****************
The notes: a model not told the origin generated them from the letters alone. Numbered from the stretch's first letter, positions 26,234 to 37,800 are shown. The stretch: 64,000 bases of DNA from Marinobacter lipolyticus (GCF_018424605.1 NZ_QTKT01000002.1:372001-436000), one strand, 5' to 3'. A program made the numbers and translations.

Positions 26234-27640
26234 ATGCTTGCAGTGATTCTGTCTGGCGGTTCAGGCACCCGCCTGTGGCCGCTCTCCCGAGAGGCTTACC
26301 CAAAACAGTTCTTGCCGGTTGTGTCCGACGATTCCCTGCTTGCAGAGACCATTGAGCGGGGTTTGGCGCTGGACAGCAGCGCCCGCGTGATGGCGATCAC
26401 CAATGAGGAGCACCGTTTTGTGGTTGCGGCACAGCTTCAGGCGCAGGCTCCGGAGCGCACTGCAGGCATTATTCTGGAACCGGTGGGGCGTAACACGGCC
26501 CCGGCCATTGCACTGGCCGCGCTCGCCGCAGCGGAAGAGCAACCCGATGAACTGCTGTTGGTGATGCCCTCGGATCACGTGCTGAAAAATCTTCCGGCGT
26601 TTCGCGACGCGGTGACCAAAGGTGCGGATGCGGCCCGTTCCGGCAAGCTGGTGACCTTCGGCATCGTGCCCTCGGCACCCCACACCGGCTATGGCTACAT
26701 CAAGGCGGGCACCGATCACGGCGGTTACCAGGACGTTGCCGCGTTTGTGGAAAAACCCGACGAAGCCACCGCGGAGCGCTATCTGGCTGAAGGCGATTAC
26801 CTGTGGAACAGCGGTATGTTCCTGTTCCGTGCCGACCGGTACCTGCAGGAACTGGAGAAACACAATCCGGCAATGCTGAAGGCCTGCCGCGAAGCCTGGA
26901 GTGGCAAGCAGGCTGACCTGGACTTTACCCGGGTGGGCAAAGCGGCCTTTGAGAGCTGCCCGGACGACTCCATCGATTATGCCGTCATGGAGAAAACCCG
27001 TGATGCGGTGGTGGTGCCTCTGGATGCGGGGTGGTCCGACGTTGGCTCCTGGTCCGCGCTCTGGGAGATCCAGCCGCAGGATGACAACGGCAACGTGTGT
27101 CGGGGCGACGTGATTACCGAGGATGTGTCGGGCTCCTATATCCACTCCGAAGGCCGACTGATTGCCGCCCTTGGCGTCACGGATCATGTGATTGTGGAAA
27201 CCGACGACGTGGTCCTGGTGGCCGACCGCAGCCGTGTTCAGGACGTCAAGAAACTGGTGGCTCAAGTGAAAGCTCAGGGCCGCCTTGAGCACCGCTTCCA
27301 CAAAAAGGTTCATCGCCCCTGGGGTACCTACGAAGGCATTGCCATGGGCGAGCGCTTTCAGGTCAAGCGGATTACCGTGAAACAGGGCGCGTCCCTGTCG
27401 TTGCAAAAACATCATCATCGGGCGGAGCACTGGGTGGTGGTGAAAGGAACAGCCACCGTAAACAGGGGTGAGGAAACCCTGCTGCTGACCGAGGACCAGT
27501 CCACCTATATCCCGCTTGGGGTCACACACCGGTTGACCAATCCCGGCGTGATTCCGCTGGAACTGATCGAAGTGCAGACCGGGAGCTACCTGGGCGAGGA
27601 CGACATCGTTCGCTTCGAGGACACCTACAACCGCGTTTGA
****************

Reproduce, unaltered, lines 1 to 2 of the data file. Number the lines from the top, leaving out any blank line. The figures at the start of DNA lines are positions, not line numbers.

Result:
The notes: a model not told the origin generated them from the letters alone. Numbered from the stretch's first letter, positions 26,234 to 37,800 are shown. The stretch: 64,000 bases of DNA from Marinobacter lipolyticus (GCF_018424605.1 NZ_QTKT01000002.1:372001-436000), one strand, 5' to 3'. A program made the numbers and translations.

Positions 26234-27640